“A life of selflessness and dedication to others, full of love, was cut short by vicious hate-filled murders,” the rabbi said. 

ASSOCIATED PRESS
Orthodox Jewish men carry Moshe Deutsch's casket outside a Brooklyn synagogue following his funeral, Wednesday, Dec. 11, 2019 in New York. (AP Photo/Mark Lennihan)
ASSOCIATED PRESS
Orthodox Jewish women attend Moshe Deutsch's funeral. (AP Photo/Mark Lennihan)

 

Moshe Deutsch

Niederman identified another victim as Moshe Deutsch, a 24-year-old student at a Jewish Yeshiva, or religious school. Deutsch was the son of one of UJO’s board members, Abe Deutsch. The father and son worked together to organize Passover food drives that distributed food to thousands in the community, Niederman said. 

“He was extremely kind and generous, and was the go-to person when his peers needed help,” the rabbi said about Moshe Deutsch.

Grewal said that Deutsch was a customer in the kosher market at the time of the shooting.

BRYAN R. SMITH via Getty Images
A crew works at the scene of Tuesday's shooting at a Jewish deli in Jersey City, New Jersey.

Douglas Miguel Rodriguez

Douglas Miguel Rodriguez, 49, was the third victim of the shooting, according to Grewal. He was an employee at the kosher market.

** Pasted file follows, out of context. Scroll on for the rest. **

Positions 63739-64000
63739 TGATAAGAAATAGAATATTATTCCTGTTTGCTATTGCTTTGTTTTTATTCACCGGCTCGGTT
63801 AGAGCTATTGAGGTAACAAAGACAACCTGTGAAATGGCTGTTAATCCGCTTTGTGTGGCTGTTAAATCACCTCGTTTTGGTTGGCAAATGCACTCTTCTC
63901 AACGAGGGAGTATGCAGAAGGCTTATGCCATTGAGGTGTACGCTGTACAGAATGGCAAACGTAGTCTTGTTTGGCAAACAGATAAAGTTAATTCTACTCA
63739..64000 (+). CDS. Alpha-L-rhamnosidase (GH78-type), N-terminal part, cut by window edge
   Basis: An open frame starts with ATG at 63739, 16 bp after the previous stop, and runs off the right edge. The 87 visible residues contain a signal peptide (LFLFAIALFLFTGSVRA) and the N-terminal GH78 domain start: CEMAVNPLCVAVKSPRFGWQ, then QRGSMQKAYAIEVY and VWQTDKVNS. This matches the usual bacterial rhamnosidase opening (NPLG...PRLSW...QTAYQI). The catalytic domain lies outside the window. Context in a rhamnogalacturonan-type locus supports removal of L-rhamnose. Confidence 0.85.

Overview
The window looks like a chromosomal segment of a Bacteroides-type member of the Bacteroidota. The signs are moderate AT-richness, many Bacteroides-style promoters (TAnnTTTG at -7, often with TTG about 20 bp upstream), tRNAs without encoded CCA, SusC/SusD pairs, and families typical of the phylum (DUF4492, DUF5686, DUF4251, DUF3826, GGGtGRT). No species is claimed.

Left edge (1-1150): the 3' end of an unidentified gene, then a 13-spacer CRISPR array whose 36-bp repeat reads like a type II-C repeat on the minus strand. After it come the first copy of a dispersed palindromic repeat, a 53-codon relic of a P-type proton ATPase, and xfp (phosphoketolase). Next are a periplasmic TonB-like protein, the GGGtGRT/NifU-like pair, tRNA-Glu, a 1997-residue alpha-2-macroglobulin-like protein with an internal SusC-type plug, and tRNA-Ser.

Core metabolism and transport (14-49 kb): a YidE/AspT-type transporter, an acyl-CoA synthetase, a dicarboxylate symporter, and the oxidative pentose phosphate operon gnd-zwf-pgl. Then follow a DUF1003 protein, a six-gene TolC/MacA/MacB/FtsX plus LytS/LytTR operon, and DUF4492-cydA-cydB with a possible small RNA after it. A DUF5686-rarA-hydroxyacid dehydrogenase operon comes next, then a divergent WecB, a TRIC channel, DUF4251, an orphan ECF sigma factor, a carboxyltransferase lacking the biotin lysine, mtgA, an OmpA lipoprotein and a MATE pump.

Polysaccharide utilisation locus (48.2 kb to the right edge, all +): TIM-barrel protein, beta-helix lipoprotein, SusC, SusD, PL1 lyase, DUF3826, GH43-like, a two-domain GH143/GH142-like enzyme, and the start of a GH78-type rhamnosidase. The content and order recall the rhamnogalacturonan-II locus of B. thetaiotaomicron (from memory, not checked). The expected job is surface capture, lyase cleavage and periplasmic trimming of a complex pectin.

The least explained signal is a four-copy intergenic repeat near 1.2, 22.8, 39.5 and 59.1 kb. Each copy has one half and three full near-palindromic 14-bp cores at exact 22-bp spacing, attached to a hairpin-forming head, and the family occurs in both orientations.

The worker was identified with a slightly different name, Miguel Jason Rodriguez, by pastor Williams Machazek. The pastor told NorthJersey.com that the victim attended his Newark Assemblies of God church, Iglesia Nueva Vida. Machazek said the victim emigrated from Ecuador three years ago and had been working at the kosher market for over a year.
Rodriguez leaves behind a wife and an 11-year-old daughter.
“He was an excellent person,’’ Machazek said. “He really looked out for his family, and they were inseparable. He was very active in the church.”

Niederman said that as an employee of the market,Rodriguez “served everyone who came into that place fairly.”

“Our heart goes out that he’s also part of what we now call a list of dead people because of horrific criminal activity,” Niederman said.

Rowaida Abdelaziz contributed to this report.

This article has been updated to correct the spelling of Rodriguez’s name based on new information received from officials.